by Bart Egnal

bike mechanic

Battered. In the hurt box. Hammered.

I’m not referring to my physiological state. I’m describing how my bike probably feels after regular use and abuse. While my mileage is nowhere near pro level (hence, I’m still happily married), the 15,000 km I’ve put on my bikes during the past two years have resulted in everything from two broken spokes, a broken derailleur hanger, an out-of-true wheel, a busted hub, a noisy bottom bracket (twice), a broken caliper, a misaligned disc rotor, a slipping cassette and various worn out chains. These all have required surgical interventions. There have also been the “elective surgeries,” such as wheel sticker changes (very important to be matchy-matchy), hood adjustments, power-pedal fixing, mystery noise eliminations and more.

While I could claim that I did all or most of this work myself, I would be lying. I instead count on a team of incredible mechanics, who have 10 times more knowledge than I will ever be able to accumulate. What I have learned instead is how to get the most out of the mechanic/ racer partnership. Now, if you’re one of those resourceful, YouTube-taught, do-it-yourselfers, you might as well stop reading this article. But if you are keen to understand the way to a mechanic’s heart (hint – alcohol speeds the journey), read on.

Like your spouse, choose your mechanic carefully. Not all are created equally. You need a mechanic who is both knowledgeable and temperamentally suited to your needs. “While there are professional certifications for car mechanics,” Michael Barry told me, “there are no equivalent formal qualifications for those who work on bikes. This means you have to do your due diligence before committing.” On a recent trip to Palo Alto,Calif., I stopped into a high-end shop for help with properly torquing my power pedals. (They must be 34 Nm, in case you were wondering.) The shop mechanics gazed in amazement at the crow-foot adaptor I’d brought and expressed bewilderment at the torque needed. Had I lived in Palo Alto, these would not be the mechanics I would choose to work on my bikes.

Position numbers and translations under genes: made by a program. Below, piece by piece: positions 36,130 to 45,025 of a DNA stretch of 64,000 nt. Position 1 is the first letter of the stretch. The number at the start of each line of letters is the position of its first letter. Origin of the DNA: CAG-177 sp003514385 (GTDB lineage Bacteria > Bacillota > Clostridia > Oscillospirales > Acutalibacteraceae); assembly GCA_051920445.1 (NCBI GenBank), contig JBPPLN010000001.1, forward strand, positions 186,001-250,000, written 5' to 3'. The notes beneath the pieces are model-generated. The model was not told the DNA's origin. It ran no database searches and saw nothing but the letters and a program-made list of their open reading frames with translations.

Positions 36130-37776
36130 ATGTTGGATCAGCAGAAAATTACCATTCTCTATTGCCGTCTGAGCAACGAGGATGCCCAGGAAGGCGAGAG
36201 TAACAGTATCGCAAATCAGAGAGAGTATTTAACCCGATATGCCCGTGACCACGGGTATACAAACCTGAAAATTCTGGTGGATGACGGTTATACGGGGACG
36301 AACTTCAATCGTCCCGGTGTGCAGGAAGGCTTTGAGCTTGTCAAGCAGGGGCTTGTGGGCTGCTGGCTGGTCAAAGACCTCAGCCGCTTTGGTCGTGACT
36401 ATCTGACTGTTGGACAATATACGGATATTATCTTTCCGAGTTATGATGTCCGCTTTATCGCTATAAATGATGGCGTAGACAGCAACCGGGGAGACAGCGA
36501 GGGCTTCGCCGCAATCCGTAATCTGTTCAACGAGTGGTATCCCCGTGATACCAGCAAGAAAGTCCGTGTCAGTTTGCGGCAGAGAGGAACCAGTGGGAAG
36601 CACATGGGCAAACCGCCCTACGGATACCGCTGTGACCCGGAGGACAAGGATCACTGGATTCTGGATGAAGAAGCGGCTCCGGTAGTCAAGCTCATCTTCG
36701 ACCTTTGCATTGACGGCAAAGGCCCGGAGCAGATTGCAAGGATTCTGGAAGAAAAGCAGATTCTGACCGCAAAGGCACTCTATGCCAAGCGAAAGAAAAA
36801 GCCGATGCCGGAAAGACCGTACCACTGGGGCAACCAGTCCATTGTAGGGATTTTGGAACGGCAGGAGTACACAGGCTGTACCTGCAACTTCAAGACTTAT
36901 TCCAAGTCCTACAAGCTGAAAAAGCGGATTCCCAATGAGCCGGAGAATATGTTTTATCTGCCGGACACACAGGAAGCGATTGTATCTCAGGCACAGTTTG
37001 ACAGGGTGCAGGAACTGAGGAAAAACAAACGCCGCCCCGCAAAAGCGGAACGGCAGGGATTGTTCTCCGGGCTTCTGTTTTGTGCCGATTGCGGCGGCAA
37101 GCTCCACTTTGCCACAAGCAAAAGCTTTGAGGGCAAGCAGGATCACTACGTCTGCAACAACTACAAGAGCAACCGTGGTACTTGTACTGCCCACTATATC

Once you’ve found the right mechanic, trust him or her to do the job. Javier Garcia at Wheels of Bloor said it’s surprising and frustrating how often he encounters instant experts. “After requesting service, they tell us that they studied YouTube on how to fix the problem, and then insist on telling us what they learned. It can be insulting when you consider how many years of experience our team of mechanics have. We’ve seen your problem already and have fixed it before,” he said.

Expect to pay. The rise of Probikekit and other online bike services mean that racers can buy things cheap. (Oh, and bike racers have to be some of the most broke athletes of all time. Those who aren’t seem to be infected by broke-itis.) But there’s a reason the shop charges more – they have to cover their service costs. So if you buy a new groupset online, don’t bring it to the shop and ask them to “install it quickly for me,” and then haggle over the cost. Don’t also expect to have a “quick fix” and not be charged for it: you need to help pay for the space, tools and labour you just took advantage of. In my experience, if you never quibble on service costs the mechanics tend to not charge you for the small stuff.

Clean and fix what you can. If you’re bringing the CX bike in for a derailleur
fix, try to remove the mud that you accumulated on the drivetrain last race. Don’t “forget” about it, hoping the mechanic will take care of it for you. That would make you a douche bag. Be empathetic and understanding. Maybe it’s the bike racer mentality, but racers seem to be rough on equipment. “They ride their bikes into the ground, with parts reaching the state of near non-functionality before they
are brought into us” said Rob Chan at La Bicicletta in Vancouver. “Then they come in expecting service on the spot because there’s a race that weekend.” Mechanics are there to help, but if you’re an ass, they can easily move your bike to the end of the queue. So don’t be an ass.

Finally, say thank you the right way. You may be paying the shop, but you need to also give back to the people who work on your pride and joy. Know your mechanic’s name. Take the time to get to know your mechanic. Know the kind of alcohol your wrench likes. Bring said alcohol frequently. Say thank you again.

When your bike is running smoothly and quietly, you just feel more confident in races. So find a mechanic you can trust and build a long-term relationship with him or her. Now, if you’ll excuse me, I need to call my mechanic to find out how the installation of the motor is coming on my world championship-ready cyclocross bike.


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